But the performance of sacred has witnessed the routine of these music is either a religious service, or institutions, must bear testimony it is taking in vain that Name, and that this is not the fact. The effect irreverently using those words, which of well-conducted Infant Schools belong exclusively to the Almighty is not only to improve the minds of and the revelation of his will, and tñe children, but also to benefit which must not be trifled with, or their health and constitution. While uttered without a specific meaning. they are taught the first elements of If it would be irreverent to read or knowledge, and are trained to virrecitę such passages in a thought. tuous and Christian habits, they are less or indifferent manner, the ad. also kept out of the way of many dition of suitable music to them of the ailments and accidents which cannot neutralise their character. are incident to the children of the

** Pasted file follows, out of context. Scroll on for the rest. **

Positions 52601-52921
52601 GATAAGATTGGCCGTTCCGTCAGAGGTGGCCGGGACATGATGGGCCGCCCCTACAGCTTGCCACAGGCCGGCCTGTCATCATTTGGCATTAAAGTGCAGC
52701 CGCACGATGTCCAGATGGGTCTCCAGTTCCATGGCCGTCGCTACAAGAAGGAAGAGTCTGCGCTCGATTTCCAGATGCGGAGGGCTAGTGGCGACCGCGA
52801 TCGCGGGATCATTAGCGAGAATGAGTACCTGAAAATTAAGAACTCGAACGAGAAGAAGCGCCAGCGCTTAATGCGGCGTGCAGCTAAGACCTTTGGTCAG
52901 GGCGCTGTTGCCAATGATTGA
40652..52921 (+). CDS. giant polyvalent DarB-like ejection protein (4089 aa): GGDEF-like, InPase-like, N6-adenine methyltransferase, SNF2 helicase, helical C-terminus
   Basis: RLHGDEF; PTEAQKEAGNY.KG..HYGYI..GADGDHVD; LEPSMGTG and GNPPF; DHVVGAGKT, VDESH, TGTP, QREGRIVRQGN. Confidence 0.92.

It is earnestly to be hoped, that poor in crowded towns they are truly sacred music will be kept up treated with kindness and affection; and cultivated by all who desire to their little sports and exercises are sing the songs of the redeemed on encouraged ; and even their lessons earth, or to unite in the eternal and school discipline are associated chorus of heaven. Such music with ideas of liberty and amuseawakens feelings of a celestial cha- ment.. racter, breathes into the soul a holy I feel much satisfaction in con